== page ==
Wednesday, February 28, 2024
61.4 F


by Henry Lane Hull

How’re we doing?” For anyone who has shopped at Tri-Star Supermarket in Kilmarnock over the last two decades, those are familiar words. They were spoken by Cookie Brown to each and every customer who passed through her checkout lane. Cookie was an institution in the local grocery milieu.

She greeted everyone whose groceries she processed with the level of friendliness she would have shown as if they had come as guests to visit in her home. When the customer would answer her question as to how he or she was doing and then ask Cookie herself, the response always would be the same, “I’m doing o.k.”

Cookie was a native of Baltimore, where she grew up attending local schools, thereafter she moved to the Northern Neck with her husband, William, and two daughters. The family settled in White Stone and Cookie found employment initially at The Tides Inn before moving over to Tri-Star where she made her lasting impression on the community.

In every respect, Cookie represented an old-fashioned form of marketing and customer service. She was dressed neatly, her hair in meticulous order and her concentration extraordinary. She had an eagle eye and knew precisely how to handle the cash register, bag up the groceries and send the patron along happy for having had the opportunity to chat, even though briefly, with her. She quickly came to know all her regular customers and we all came to know her.

When encountering a customer with a new item, she would ask how the person liked it. If it was something that she had not tried herself, she would want a full report, thereby finding out whether to buy it for herself or not. She also would offer suggestions for similar products.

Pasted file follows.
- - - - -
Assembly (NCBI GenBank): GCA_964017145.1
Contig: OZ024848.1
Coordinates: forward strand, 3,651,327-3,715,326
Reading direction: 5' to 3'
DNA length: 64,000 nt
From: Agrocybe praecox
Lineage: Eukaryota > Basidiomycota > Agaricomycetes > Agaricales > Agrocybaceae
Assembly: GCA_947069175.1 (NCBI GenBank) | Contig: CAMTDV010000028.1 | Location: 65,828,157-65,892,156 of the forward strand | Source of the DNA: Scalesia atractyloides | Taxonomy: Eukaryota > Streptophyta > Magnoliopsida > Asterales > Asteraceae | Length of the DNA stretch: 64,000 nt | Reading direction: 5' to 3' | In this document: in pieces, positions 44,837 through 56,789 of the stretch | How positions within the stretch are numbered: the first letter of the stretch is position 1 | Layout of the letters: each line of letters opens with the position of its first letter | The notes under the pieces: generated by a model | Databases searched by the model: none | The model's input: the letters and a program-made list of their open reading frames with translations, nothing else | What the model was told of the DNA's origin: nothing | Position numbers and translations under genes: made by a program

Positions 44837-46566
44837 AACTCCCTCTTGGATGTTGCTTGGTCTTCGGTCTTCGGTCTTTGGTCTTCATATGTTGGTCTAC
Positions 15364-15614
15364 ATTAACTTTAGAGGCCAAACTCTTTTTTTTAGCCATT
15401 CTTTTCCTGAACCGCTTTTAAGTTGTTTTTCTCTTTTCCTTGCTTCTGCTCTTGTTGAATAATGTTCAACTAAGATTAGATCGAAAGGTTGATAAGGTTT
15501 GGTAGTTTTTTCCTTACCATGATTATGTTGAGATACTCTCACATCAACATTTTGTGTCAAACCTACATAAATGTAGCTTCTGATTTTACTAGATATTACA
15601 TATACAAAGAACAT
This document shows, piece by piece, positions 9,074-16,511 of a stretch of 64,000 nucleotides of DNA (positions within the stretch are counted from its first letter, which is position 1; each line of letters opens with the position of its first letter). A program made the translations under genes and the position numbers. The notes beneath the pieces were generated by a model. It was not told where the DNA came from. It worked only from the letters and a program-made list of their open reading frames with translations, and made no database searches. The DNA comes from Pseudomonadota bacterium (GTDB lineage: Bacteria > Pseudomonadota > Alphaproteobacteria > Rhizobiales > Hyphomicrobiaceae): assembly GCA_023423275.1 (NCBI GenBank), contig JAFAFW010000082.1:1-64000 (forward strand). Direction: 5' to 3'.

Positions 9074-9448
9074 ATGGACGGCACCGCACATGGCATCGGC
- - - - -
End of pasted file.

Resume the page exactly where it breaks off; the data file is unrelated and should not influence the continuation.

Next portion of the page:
If passing through another line at the checkout, the practice became requisite at least to say hello to Cookie upon leaving the store. Throughout all the years that I witnessed her constant attention to detail, I never saw her express any frustration with a customer or be anything less than patient and forbearing, sometimes quite admirably. Cookie was a dedicated practitioner of the adage, “Treat others as you would like to be treated yourself.”

Several years ago, Cookie received a serious medical diagnosis and had to leave the store during her period of treatment and recovery. As soon as she could return, she was “back in business,” to use in this case an aptly appropriate, although perhaps trite, metaphor. The store was her home away from home and she tried her best to make it the same for all of her customers.

Sadly, Cookie’s return to Tri-Star proved to be short-lived, as her illness recurred, but she did not give up hope of one day being back at the old stand. Last month Cookie died at the age of 65. Cookie was a diminutive person in her physical stature, but she was a tower of friendship and courtesy to everyone she encountered on her path through life.

As I was speaking with her co-worker, Amanda Elswick, last week, Amanda expressed the quintessential quality that endeared all of her friends and acquaintances to Cookie, “She loved everybody.”

Malcolma Renée “Cookie” Thomas Brown, August 11, 1954 – April 17, 2020. R.I.P.


As I was penning this item, I thought of the late Congressman Gilbert Gude of Maryland and the classic books, Where the Potomac Begins and Small Town Destiny, which chronicle the benefits and advantages of living in rural communities along the upper Potomac River Valley. At the time of his death in 2007, he was working on a book on the lower Potomac, which regrettably he did not finish. I do not know what Northern Neck towns he had intended to include in the final volume, but I had pushed for Kilmarnock. Cookie Brown was one of the many individuals who contributed her part to make Kilmarnock thus worthy. The two books are available on the internet and they make for great reading.


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